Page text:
Amaranth is best known as a grain, the tiny, tiny seeds of the amaranth plant. But amaranth the green, is wildly nutritious and often passed over as a weed. These leaves are know by a variety of names throughout the world--Callaloo in the Caribbean, Amarante in some Latino countries. I’m going to say it here, right now, these greens are hands down my [second] favorite of the leafy vegetables (dinosaur kale always takes the cake). There’s a good chance you can find amaranth (or by another name) at your local farmers market for a couple more months, but after that it will be difficult to come by. The grains however, have become increasingly more available and popular due to the high protein, low carbohydrate, and gluten-free qualities.
Despite my curiosity in ancient grains, I had yet to introduce amaranth grains into my cooking repertoire. In a bout of creativity and inspiration, I cooked up this amaranth “pancake” using the entire products of the plant. The savory dish is protein-packed and can be sliced up for dinner or eaten cold for a brown bag lunch.
¾ cup amaranth grain
1½ cups water
2 tbsp olive oil
1 tbsp sesame oil
1 sm onion, minced
2 garlic cloves, minced
2 tsp red chili flakes (optional)
1 lbs Amaranth, leaves trimmed and washed
2 tbsp water
2 tbsp soy sauce
Bring the water to a boil in a small pot. Add the amaranth grains. Cook the grains for 20 minutes until the water is absorbed and the tiny grains are tender. It’s OK if you need to drain off some extra water.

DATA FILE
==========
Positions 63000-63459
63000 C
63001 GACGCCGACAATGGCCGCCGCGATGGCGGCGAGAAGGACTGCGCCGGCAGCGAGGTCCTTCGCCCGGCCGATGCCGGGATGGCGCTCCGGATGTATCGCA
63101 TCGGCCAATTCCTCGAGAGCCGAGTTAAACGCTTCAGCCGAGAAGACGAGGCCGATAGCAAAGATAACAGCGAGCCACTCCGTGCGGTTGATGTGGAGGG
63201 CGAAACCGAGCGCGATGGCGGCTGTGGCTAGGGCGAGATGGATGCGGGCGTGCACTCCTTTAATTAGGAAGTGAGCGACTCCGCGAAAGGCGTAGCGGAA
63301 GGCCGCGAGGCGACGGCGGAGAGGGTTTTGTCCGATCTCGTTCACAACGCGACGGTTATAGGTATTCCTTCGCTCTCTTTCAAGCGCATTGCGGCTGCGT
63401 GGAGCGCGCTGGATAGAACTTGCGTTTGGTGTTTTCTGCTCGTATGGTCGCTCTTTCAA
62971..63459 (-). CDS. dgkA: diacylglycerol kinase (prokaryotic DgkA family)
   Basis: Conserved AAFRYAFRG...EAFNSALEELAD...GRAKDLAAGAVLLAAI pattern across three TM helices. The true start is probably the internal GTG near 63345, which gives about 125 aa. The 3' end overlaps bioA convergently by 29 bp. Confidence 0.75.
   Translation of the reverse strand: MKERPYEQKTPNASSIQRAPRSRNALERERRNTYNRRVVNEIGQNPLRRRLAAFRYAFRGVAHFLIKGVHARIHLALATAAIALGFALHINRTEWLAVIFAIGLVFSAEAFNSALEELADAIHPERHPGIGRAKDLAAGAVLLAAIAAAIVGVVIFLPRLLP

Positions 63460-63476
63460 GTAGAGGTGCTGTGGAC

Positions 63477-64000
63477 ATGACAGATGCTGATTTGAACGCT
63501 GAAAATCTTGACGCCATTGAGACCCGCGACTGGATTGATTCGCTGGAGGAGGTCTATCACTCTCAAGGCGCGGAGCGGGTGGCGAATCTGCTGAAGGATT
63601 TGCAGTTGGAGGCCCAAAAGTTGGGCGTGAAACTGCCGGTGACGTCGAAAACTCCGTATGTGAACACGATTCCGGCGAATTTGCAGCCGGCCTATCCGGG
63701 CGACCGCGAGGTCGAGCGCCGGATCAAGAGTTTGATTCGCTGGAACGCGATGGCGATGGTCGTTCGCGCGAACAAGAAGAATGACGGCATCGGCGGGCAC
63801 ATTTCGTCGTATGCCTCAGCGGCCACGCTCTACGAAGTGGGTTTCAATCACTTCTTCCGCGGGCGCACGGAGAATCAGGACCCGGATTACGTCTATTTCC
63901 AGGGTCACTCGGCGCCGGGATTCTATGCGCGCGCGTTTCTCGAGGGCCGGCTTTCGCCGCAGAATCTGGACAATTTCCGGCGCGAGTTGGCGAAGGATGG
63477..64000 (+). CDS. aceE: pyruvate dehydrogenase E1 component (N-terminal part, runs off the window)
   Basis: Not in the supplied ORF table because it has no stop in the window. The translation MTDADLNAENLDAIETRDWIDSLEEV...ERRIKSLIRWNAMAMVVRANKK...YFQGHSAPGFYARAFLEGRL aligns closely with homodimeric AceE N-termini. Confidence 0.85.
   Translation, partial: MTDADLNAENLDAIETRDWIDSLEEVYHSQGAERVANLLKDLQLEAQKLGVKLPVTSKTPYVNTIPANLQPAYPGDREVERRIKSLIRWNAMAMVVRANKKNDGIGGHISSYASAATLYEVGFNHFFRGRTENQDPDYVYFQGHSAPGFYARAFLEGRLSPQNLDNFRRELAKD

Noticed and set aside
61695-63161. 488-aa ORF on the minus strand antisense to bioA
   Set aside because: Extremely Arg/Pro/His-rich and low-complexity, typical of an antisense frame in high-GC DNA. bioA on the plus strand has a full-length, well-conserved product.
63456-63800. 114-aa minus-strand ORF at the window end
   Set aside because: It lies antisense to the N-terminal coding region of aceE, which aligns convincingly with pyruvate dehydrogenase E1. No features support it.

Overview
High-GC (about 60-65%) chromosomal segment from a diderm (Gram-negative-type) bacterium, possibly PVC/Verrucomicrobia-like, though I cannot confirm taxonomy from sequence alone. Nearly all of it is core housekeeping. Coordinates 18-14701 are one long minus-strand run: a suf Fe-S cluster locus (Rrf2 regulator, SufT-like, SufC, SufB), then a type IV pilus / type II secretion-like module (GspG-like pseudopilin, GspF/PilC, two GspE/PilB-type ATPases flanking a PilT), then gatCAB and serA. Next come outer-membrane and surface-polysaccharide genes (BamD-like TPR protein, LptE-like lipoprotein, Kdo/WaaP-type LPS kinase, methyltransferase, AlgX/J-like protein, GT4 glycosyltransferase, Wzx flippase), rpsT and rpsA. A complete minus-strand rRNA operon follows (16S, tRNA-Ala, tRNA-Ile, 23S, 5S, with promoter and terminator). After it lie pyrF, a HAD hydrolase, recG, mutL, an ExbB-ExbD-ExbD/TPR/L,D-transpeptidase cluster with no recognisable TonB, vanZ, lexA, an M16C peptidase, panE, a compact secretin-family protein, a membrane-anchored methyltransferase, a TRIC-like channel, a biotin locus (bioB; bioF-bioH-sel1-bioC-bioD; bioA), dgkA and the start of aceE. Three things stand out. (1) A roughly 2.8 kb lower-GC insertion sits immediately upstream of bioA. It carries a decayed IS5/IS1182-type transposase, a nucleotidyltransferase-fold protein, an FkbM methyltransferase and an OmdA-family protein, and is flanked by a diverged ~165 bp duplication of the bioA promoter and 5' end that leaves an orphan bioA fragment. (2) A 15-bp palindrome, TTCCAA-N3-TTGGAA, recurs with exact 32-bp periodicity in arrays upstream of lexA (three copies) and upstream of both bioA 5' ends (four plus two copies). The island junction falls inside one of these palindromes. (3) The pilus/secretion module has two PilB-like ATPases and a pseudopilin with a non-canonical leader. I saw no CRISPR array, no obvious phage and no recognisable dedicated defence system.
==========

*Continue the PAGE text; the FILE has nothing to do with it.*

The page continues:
While the grains cook you can prepare the other pancake components. In a small bowl, lightly beat the four eggs, water, and soy sauce together and set aside. Prepare your vegetables; roughly chopped the washed amaranth leaves.
Heat a heavy skillet (preferably cast iron) over medium heat. Add the olive and sesame oils. Add the onions and garlic and sweat them for about 10 minutes, reducing the heat if the garlic begins to burn. Add the chili flakes if using and cook for another 3 minutes. Add the amaranth greens and stir gently until the greens wilt. Stir in the cooked grains.
Quickly flatten the contents of the skillet to evenly cover the bottom. Pour the egg mixture over the amaranth and tilt the pan and grains to distribute the egg evenly. Cover the skillet and allow the egg to set. Another option is to stick the whole skillet and contents in the oven, this will allow even cooking throughout the pancake. Having the pancake set on the stove risks burning so just be cautious. I flipped the pancake in sections to cook it on both sides; this does not yield the most attractive product but it still tastes fantastic. Slice the pancake into 6-8 triangles. Serve with a green salad or something similarly light.